Mr. Price was peppered with sharp questions from committee members about the failure of the smartphone app, including from two members who implied there was an improper connection between the app’s developer, Shadow Inc., and the Buttigieg campaign.

“We have seen the pictures of you, Troy, with app developers and people with the Buttigieg campaign, and that’s concerning,” said Holly Brown, a committee member.

Mr. Price insisted he had remained steadfastly neutral

Mr. Price insisted he had remained steadfastly neutral in the Democratic race. The Buttigieg campaign paid Shadow Inc. for text messaging software but was not involved in the Iowa caucus app, the campaign told The Associated Press on Tuesday.

There were other sharp moments on the call. “We were told the app would be made available by Jan. 14 or Jan. 17 and on multiple occasions we would test it, make sure it would withstand the volumes, and that didn’t happen,” Ruth Thompson said.

Mr. Geiken, the executive director, said the app had been rolled out as planned to precinct leaders.

“I’m sorry to interrupt — I was a precinct chair and the app wasn’t made available to me,” Ms. Thompson replied.

As he has said publicly, Mr. Price repeated that Monday night’s problems began when a coding error was discovered in a back-end computer that received the results sent in by volunteer leaders of each caucus via the app.

“We moved to Plan B, which was to ask precinct captains to call us with their results,” he said.

What was plan C

After the phone lines became swamped, with some precinct leaders giving up and going to bed without reporting results, the party moved essentially to Plan C, a manual examination of the worksheets from each caucus.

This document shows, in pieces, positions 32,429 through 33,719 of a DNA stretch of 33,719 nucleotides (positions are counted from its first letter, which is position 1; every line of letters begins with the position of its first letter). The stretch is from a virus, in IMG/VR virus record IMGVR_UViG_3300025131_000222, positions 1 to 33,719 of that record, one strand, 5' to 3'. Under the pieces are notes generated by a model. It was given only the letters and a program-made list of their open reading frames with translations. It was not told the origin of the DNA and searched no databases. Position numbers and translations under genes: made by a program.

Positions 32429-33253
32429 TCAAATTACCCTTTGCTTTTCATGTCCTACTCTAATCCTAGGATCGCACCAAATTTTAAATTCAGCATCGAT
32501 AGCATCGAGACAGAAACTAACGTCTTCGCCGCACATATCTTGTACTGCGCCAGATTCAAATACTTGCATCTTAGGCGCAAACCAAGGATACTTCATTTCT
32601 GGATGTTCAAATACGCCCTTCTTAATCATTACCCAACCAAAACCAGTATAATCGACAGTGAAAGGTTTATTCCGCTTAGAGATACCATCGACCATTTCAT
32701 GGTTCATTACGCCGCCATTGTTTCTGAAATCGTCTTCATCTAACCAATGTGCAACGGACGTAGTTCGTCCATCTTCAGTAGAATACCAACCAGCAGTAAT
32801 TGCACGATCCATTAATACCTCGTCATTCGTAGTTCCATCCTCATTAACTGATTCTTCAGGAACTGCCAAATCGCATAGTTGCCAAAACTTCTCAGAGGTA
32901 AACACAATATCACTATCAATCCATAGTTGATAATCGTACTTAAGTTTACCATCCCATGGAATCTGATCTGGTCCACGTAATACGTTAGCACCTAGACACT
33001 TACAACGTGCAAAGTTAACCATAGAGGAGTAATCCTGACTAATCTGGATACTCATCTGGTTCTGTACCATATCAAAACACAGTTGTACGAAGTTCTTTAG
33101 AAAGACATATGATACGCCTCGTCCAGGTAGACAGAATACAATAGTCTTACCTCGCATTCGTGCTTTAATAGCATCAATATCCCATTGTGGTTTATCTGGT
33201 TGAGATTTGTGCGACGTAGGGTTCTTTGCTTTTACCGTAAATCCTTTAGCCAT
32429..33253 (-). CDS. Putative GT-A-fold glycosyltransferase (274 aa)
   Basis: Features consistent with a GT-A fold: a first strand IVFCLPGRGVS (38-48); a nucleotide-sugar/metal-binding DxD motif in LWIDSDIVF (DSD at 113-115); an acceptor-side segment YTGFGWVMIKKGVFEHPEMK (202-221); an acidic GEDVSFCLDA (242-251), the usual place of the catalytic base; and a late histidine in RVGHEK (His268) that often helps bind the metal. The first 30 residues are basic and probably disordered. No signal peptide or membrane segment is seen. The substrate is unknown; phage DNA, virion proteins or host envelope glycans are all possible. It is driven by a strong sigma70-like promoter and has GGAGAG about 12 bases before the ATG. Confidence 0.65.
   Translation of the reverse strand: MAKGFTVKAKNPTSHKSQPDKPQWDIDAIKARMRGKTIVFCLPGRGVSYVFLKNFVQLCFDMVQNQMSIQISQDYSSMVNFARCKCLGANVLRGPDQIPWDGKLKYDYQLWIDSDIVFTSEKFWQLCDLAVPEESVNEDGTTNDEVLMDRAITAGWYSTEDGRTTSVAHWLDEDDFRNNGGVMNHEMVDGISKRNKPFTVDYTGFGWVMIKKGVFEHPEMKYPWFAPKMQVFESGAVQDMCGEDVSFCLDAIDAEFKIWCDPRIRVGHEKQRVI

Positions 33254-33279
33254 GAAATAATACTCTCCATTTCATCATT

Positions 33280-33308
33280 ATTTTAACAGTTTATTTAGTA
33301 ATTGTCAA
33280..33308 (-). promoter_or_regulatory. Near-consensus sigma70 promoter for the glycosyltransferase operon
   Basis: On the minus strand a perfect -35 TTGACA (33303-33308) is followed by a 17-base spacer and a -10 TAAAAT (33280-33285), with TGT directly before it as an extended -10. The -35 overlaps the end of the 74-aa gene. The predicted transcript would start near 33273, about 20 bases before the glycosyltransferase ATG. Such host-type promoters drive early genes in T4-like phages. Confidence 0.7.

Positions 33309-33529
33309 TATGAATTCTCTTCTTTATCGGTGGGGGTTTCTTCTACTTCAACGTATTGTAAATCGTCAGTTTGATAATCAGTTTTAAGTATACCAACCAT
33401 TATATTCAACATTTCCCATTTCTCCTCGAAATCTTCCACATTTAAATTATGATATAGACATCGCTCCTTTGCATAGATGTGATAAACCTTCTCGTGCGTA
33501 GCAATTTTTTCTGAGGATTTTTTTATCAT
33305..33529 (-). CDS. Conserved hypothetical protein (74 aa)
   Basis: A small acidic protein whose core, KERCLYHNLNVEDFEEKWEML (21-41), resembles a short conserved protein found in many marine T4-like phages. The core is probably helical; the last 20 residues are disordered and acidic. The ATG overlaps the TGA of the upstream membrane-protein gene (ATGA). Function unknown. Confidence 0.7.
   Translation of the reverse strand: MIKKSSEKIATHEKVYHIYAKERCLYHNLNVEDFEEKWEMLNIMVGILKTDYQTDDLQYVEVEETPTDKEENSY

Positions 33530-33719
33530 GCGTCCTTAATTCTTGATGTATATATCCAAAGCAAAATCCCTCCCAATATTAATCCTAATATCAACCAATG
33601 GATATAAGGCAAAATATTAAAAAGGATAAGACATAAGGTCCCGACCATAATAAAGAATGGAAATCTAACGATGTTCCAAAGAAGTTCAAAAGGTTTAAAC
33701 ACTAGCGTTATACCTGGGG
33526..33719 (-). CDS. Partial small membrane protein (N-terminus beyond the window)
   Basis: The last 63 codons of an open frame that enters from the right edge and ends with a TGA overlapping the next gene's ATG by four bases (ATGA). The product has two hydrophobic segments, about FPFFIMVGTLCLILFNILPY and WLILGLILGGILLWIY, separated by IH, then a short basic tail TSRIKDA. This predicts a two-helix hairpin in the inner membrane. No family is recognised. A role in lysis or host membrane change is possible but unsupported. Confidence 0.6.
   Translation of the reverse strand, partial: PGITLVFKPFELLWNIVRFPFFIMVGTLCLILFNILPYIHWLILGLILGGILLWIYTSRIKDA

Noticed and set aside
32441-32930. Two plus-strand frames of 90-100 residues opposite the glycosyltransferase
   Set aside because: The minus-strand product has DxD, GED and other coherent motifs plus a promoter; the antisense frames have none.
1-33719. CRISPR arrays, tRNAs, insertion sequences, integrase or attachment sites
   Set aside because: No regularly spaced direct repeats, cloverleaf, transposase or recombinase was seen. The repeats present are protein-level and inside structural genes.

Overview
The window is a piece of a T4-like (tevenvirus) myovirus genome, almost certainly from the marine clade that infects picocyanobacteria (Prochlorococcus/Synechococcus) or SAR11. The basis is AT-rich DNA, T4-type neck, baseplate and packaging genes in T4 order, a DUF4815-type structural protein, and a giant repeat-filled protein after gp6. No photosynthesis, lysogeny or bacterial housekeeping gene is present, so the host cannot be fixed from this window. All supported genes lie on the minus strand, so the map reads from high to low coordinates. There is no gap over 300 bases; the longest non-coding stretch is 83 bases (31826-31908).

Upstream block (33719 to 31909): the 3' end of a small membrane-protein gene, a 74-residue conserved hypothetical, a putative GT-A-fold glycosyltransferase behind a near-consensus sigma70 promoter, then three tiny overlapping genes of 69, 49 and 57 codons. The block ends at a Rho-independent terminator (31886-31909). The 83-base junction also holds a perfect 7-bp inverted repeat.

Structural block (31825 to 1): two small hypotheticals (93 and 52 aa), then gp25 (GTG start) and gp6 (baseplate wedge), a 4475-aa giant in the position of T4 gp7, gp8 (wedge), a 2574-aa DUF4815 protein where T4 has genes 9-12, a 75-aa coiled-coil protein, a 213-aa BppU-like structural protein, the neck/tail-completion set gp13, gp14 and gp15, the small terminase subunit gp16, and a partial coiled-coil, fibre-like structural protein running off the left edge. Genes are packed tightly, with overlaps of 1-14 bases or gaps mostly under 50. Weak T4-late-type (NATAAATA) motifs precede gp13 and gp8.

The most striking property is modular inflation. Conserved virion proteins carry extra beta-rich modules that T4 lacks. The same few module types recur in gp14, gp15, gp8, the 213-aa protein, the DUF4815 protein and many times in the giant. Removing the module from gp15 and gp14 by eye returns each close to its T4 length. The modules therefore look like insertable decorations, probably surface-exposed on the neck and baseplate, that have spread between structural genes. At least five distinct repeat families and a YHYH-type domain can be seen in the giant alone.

“We’re using the caucus math worksheets to report the results, and that takes time,” Mr. Price said.

Because a few precinct chairs dropped their worksheets into traditional mailboxes, they would not be counted until they were delivered. “We are in the process of waiting for the mail to arrive,” Mr. Price said. “Those final precincts may take a little bit for us to get those sheets.”

A vacant temporary office of the Iowa Democratic Party in Des Moines the day after the caucuses. Caucus math worksheets were being used to report the results after Monday night’s problems.
A vacant temporary office of the Iowa Democratic Party in Des Moines the day after the caucuses. Caucus math worksheets were being used to report the results after Monday night’s problems.Credit…Hilary Swift for The New York Times

One caucus chairman not on the call, Tom Courtney, said on Wednesday that he had been taken aback by what happened. After hours of being unable to get through to party headquarters on Monday night, Mr. Courtney gave up and went to bed. “I couldn’t sleep,” he said. “At 3 in the morning, I emailed everything to the guy I was trying to call, then I texted it.”

The next day, he said, he received a call from state headquarters that it hadn’t seen his results. “I gave them to him over the phone, again,” Mr. Courtney said.

Then someone from the state party drove the 2 hours 40 minutes from Des Moines to Burlington, where Mr. Courtney lives, to pick up the paper worksheets from his county.

Committee members emphasized that the caucus gatherings had gone smoothly

Committee members emphasized that the caucus gatherings themselves had gone smoothly, despite added complexity this year to meet a demand for more transparency and more data. Members said they were saddened to see their prized caucuses getting a black eye in the news media, and there were multiple calls not to speak directly with reporters.

“I’m as heartbroken as the rest of us,” said Mary Jane Cobb, a committee member.

Trip Gabriel is a national correspondent. He covered the past two presidential campaigns and has served as the Mid-Atlantic bureau chief and a national education reporter. He formerly edited the Styles sections. He joined The Times in 1994. @tripgabrielFacebook

Reid Epstein covers campaigns and elections from Washington. Before joining the Times in 2019, he worked at The Wall Street Journal, Politico, Newsday and The Milwaukee Journal Sentinel.

New York Times